In “The Island of Plenty”, Montgomery emphasizes his article on

These are the principal additions and alterations made in the present edition. They consist, in a considerable degree, of the application of the general principles of the Essay to the present state of things.

The Island of Plenty – Of AP Language and Composition

Let us suppose that the yearly additions which might be made to the former average produce, instead of decreasing, which they certainly would do, were to remain the same; and that the produce of this island might be increased every twenty-five years, by a quantity equal to what it at present produces. The most enthusiastic speculator cannot suppose a greater increase than this. In a few centuries it would make every acre of land in the island like a garden.

The Island of Plenty by Johnson C. Montgomery Essay

Overpopulation is a Problem in an Island Of Plenty

Throughout the whole of the present work I have so far differed in principle from the former, as to suppose the action of another check to population which does not come under the head either of vice or misery; and, in the latter part I have endeavoured to soften some of the harshest conclusions of the first Essay. In doing this, I hope that I have not violated the principles of just reasoning; nor expressed any opinion respecting the probable improvement of society, in which I am not borne out by the experience of the past. To those who still think that any check to population whatever would be worse than the evils which it would relieve, the conclusions of the former Essay will remain in full force; and if we adopt this opinion we shall be compelled to acknowledge, that the poverty and misery which prevail among the lower classes of society are absolutely irremediable.

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To understand why the scientific community has been unimpressed by attempts to resurrect the so-called argument from design, one need look no further than Michael J. Behe’s own essay. He argues that complex biochemical systems could not possibly have been produced by evolution because they possess a quality he calls irreducible complexity. Just like mousetraps, these systems cannot function unless each of their parts is in place. Since “natural selection can only choose among systems that are already working,” there is no way that Darwinian mechanisms could have fashioned the complex systems found in living cells. And if such systems could not have evolved, they must have been designed. That is the totality of the biochemical “evidence” for intelligent design.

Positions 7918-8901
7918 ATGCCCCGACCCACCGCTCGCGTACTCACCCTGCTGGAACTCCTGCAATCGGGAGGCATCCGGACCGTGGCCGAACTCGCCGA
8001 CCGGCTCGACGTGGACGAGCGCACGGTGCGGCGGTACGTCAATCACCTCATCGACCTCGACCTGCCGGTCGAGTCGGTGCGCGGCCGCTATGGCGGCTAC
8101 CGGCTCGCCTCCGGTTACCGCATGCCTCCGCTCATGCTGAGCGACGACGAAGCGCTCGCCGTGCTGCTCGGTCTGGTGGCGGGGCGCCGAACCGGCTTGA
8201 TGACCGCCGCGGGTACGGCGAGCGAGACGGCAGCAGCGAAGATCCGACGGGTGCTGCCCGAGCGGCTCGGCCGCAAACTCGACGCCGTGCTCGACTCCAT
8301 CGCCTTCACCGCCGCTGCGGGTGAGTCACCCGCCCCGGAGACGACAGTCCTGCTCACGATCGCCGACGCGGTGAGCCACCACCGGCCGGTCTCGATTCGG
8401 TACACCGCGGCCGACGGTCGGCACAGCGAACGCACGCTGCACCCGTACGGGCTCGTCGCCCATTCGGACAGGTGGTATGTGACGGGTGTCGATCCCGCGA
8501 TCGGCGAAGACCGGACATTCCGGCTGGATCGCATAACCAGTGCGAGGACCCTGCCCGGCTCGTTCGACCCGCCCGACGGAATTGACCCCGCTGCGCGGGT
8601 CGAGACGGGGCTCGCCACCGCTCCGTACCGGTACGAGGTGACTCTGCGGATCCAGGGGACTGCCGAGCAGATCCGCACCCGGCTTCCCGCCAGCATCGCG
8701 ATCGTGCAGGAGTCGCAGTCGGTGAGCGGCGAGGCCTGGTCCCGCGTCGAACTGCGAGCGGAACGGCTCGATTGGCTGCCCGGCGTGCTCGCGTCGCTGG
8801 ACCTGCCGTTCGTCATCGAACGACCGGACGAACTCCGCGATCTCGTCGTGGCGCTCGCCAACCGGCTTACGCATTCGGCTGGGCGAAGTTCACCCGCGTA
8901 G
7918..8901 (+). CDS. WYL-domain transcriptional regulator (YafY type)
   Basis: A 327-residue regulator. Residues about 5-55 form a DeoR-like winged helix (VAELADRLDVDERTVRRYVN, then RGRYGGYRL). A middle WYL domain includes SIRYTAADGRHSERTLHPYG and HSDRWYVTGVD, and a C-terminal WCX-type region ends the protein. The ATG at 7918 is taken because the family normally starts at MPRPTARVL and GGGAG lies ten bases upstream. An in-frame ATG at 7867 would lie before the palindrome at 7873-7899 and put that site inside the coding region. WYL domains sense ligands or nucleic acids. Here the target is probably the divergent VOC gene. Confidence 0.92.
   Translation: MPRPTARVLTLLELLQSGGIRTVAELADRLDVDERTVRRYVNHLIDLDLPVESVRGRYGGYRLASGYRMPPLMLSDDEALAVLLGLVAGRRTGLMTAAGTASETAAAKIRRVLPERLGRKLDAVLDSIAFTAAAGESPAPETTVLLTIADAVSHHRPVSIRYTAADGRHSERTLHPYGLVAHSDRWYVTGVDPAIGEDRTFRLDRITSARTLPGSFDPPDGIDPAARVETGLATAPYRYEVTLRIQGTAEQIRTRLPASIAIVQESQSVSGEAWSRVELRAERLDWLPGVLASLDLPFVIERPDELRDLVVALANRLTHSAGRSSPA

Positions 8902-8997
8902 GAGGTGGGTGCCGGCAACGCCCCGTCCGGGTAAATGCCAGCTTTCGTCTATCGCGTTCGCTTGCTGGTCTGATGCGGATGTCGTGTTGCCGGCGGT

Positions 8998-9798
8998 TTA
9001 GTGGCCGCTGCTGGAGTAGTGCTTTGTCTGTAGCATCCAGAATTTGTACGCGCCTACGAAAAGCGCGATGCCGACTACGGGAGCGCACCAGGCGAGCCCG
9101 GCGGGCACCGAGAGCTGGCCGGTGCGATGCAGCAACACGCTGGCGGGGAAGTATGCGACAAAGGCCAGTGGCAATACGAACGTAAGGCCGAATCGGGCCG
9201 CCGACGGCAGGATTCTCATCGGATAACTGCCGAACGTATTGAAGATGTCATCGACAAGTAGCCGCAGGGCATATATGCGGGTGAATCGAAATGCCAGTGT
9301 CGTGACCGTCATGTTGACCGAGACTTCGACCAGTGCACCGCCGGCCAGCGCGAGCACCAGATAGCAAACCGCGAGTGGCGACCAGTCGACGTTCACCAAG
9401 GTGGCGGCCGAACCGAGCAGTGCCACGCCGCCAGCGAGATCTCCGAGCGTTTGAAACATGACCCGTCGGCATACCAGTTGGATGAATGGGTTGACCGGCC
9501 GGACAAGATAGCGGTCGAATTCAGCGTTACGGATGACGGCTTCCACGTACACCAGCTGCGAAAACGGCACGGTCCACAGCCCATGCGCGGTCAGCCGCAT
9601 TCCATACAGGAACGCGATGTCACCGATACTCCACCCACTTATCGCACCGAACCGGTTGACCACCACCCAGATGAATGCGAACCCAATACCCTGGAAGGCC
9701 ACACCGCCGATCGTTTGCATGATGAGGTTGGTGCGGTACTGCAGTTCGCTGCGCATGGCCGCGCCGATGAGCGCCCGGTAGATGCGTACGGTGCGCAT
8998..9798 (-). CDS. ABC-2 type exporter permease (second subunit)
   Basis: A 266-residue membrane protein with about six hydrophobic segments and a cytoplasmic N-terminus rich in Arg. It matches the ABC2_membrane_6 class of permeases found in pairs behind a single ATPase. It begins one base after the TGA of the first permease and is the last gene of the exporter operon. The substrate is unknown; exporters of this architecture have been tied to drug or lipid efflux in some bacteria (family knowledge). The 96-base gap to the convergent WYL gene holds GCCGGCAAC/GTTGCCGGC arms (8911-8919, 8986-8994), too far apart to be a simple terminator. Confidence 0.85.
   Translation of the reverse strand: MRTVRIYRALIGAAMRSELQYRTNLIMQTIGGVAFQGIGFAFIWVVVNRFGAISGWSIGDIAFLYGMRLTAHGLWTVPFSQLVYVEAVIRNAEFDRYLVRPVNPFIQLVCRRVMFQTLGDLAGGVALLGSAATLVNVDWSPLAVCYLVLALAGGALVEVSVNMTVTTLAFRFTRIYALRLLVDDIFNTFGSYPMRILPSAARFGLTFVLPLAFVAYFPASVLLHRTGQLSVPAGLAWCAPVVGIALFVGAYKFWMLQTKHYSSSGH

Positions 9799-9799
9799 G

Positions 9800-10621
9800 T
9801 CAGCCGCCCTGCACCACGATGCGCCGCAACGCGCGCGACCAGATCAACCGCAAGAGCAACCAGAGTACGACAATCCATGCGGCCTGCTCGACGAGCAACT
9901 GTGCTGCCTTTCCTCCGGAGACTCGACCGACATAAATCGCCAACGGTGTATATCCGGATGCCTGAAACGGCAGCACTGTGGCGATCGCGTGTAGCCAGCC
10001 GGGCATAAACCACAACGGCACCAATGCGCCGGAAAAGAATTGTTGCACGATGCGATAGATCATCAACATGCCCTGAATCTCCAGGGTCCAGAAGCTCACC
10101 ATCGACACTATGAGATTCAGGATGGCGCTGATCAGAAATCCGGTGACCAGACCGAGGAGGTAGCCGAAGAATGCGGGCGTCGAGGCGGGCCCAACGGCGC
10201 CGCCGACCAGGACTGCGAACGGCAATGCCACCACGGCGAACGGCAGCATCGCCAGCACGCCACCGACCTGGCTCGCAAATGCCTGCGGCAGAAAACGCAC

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Behe’s contention that each and every piece of a machine, mechanical or biochemical, must be assembled in its final form before anything useful can emerge is just plain wrong. Evolution produces complex biochemical machines by copying, modifying, and combining proteins previously used for other functions. Looking for examples? The systems in Behe’s essay will do just fine.


The Essay on the Principle of Population, which I published in 1798, was suggested, as is expressed in the preface, by a paper in Mr. Godwin's Inquirer. It was written on the impulse of the occasion, and from the few materials which were then within my reach in a country situation. The only authors from whose writings I had deduced the principle, which formed the main argument of the Essay, were Hume, Wallace, Adam Smith, and Dr. Price; and my object was to apply it, to try the truth of those speculations on the perfectibility of man and society, which at that time excited a considerable portion of the public attention.

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In the course of the discussion I was naturally led into some examination of the effects of this principle on the existing state of society. It appeared to account for much of that poverty and misery observable among the lower classes of people in every nation, and for those reiterated failures in the efforts of the higher classes to relieve them. The more I considered the subject in this point of view, the more importance it seemed to acquire; and this consideration, joined to the degree of public attention which the Essay excited, determined me to turn my leisure reading towards an historical examination of the effects of the principle of population on the past and present state of society; that, by illustrating the subject more generally, and drawing those inferences from it, in application to the actual state of things, which experience seemed to warrant, I might give it a more practical and permanent interest.